A retrospective chart review was conducted to determine the effect of alpha-Interferon (alpha-IFN) on disease progression, symptom palliation, and survival in HIV-associated Progressive Multifocal Leukoencephalopathy (PML).
Methods: Subjects were HIV seropositive patients diagnosed with PML at the Johns Hopkins Hospital between 1985 and July of 1986. Diagnostic criteria for PML included both clinical symptomatology and histologic or radiographic confirmation. All patients with concomitant CNS infections were excluded. Patients receiving a minimum treatment of 3 weeks of 3 million units of alpha-IFN daily were compared to untreated historical controls. From 104 PML cases reviewed, 77 met the defined criteria for PML. Twenty-one patients had received open-label alpha-IFN treatment in a non-randomized manner for at least 3 weeks, and 32 met criteria for inclusion in the untreated group as historical controls. Deceased treated patients were comparable to deceased untreated patients with respect to age, gender, race, HIV risk factors, AIDS-defining illnesses, and CD4+ counts. CD4+ counts and use of anti-retroviral medications within 6 months of PML onset were higher among those who were living at the time of the study.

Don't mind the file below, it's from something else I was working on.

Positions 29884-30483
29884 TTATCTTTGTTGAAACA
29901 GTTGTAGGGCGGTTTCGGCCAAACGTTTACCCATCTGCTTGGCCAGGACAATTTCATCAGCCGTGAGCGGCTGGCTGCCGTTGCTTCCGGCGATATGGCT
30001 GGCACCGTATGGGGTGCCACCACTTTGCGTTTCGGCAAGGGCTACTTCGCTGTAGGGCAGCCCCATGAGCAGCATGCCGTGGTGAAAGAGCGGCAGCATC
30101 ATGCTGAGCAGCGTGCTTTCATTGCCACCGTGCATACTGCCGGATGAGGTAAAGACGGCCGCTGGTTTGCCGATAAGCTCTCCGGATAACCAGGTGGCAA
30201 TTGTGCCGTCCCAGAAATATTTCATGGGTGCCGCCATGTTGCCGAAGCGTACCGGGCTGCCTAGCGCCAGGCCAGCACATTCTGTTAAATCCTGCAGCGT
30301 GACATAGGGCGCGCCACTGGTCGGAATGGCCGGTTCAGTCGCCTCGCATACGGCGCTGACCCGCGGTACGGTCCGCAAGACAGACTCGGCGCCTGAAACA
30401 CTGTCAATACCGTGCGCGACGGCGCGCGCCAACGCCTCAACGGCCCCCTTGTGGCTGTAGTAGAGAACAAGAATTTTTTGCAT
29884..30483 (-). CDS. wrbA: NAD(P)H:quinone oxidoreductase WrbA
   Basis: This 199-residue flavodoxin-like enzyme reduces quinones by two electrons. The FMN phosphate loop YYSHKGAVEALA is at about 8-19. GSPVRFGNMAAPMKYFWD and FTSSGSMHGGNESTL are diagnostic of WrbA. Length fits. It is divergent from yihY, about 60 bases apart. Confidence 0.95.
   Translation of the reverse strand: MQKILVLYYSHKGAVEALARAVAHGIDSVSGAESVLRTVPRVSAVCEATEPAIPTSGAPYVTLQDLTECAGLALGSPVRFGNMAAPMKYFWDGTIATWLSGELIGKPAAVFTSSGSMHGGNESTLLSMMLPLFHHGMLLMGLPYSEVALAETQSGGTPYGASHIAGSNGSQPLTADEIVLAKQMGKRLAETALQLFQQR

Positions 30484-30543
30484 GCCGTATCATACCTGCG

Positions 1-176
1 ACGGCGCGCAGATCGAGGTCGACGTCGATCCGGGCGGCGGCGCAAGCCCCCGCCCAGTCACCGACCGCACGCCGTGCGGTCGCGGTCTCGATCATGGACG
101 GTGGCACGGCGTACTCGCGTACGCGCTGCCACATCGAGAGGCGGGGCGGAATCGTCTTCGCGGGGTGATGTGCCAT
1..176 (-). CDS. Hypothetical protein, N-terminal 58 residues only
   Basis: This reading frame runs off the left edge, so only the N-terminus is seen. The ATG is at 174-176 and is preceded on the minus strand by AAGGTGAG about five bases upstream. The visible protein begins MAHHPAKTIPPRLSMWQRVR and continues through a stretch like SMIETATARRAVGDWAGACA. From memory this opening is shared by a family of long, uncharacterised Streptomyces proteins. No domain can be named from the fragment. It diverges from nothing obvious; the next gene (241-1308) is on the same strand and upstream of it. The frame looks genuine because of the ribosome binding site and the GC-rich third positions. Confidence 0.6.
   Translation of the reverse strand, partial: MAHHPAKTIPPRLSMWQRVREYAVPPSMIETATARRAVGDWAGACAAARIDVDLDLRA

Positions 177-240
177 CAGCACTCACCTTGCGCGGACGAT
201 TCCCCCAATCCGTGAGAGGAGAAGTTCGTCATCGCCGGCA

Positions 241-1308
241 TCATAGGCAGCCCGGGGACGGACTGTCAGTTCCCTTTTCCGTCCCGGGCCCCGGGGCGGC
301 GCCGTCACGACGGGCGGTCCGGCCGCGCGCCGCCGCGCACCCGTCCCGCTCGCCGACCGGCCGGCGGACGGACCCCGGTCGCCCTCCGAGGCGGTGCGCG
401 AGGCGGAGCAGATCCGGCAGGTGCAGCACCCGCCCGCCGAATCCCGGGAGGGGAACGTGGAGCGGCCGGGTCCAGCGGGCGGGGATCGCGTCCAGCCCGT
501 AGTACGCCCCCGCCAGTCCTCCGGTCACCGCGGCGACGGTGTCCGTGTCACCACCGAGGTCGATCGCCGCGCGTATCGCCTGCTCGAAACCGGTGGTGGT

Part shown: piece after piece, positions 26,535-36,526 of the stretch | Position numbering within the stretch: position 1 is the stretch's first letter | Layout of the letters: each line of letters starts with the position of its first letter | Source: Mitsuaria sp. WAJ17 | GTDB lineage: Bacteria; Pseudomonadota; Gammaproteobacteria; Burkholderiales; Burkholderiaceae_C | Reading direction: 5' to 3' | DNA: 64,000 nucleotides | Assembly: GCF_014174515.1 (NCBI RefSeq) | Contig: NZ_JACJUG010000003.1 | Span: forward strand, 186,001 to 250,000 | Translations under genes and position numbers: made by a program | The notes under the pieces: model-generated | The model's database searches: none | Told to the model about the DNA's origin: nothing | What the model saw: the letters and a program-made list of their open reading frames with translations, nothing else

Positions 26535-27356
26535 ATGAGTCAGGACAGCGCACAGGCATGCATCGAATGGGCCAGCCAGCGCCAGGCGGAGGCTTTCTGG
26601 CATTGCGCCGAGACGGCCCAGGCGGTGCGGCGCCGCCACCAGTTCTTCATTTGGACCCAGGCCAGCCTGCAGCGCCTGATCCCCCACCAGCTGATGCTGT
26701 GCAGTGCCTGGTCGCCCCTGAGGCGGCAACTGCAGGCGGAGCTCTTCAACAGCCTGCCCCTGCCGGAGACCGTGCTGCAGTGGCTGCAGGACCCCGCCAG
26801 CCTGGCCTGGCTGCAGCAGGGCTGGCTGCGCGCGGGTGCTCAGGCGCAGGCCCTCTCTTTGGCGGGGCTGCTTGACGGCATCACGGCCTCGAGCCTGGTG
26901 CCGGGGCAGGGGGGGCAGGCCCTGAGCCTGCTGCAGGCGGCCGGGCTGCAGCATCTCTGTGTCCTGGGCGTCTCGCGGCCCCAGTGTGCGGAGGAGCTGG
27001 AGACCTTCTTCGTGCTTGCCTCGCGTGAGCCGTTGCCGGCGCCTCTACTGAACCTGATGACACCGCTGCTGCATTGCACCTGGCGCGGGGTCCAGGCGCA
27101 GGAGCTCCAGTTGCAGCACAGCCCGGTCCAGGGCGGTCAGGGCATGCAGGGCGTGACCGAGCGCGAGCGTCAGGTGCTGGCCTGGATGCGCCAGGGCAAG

Results: Among deceased patients, median survival of treated patients was 127.5 days longer than that of untreated patients (Chi-square=4.21, P=0.04). When living and deceased treated patients were combined, the median survival was 325 days (range 35 - 1634) versus 121 days (range 46 - 176) in untreated patients (Chi-square=13.47, P < 0.001). When survival times in untreated patients were left-censored to account for possible survivorship bias in treated patients, survival in treated patients remained significantly prolonged (325 days versus 175.5 days, Chi-square=4.65, P=0.03). In addition, use of alpha-IFN was associated with a significant delay in the onset of memory loss (Chi-square=8.59, P < 0.01). Seven alpha-IFN treated patients showed sustained remissions of several months to over a year, with documented improvements in mental status, aphasia, dysarthria, dysphagia, paresis, and dyscoordination. Moreover, four IFN-treated patients had evidence of MRI lesion regression, although this was not always correlated with clinical remission. Four of 32 untreated patients also reported transient symptomatic improvements.
Conclusion: This open-label study suggests that alpha-IFN may delay progression, palliate symptoms, and significantly prolong survival in HIV-associated PML, and we therefore suggest that a controlled clinical trial is warranted.